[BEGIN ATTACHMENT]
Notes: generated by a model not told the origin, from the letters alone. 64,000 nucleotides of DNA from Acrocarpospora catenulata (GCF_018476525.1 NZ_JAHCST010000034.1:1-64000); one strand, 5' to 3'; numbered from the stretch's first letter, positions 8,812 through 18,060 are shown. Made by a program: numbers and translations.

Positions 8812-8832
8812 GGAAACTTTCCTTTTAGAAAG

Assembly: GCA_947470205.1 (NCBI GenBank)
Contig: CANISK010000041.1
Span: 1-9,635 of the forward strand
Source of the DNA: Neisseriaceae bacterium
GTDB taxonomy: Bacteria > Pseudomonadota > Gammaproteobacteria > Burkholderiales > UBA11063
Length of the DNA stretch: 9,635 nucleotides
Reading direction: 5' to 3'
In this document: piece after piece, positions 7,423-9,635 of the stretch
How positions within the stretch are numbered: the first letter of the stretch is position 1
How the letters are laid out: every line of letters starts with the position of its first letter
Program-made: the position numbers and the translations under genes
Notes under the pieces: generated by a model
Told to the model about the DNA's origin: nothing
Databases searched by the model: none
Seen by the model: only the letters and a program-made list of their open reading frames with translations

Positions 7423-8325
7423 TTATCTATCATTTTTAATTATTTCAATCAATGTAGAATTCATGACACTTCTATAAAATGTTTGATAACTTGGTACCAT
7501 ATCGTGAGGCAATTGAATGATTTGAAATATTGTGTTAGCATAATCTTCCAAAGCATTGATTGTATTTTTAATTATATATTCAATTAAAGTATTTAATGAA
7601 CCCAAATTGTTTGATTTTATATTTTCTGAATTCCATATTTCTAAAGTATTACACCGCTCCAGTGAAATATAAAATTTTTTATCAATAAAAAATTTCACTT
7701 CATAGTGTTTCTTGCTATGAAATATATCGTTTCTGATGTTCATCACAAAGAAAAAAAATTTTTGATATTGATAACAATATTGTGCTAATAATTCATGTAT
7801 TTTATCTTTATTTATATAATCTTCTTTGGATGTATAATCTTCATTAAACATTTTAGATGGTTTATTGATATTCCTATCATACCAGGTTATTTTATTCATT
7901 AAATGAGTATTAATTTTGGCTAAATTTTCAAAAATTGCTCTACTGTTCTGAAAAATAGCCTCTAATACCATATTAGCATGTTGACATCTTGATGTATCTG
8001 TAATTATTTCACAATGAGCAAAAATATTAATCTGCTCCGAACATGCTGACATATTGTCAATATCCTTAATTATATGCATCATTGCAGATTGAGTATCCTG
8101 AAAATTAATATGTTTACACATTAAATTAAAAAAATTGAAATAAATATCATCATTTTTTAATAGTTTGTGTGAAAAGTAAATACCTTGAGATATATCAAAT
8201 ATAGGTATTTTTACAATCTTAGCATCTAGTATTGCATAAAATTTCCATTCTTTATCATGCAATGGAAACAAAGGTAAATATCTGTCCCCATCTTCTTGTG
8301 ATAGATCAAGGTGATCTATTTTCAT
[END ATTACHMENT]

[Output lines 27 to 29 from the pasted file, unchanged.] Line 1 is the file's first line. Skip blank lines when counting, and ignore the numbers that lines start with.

8101 AAAATTAATATGTTTACACATTAAATTAAAAAAATTGAAATAAATATCATCATTTTTTAATAGTTTGTGTGAAAAGTAAATACCTTGAGATATATCAAAT
8201 ATAGGTATTTTTACAATCTTAGCATCTAGTATTGCATAAAATTTCCATTCTTTATCATGCAATGGAAACAAAGGTAAATATCTGTCCCCATCTTCTTGTG
8301 ATAGATCAAGGTGATCTATTTTCAT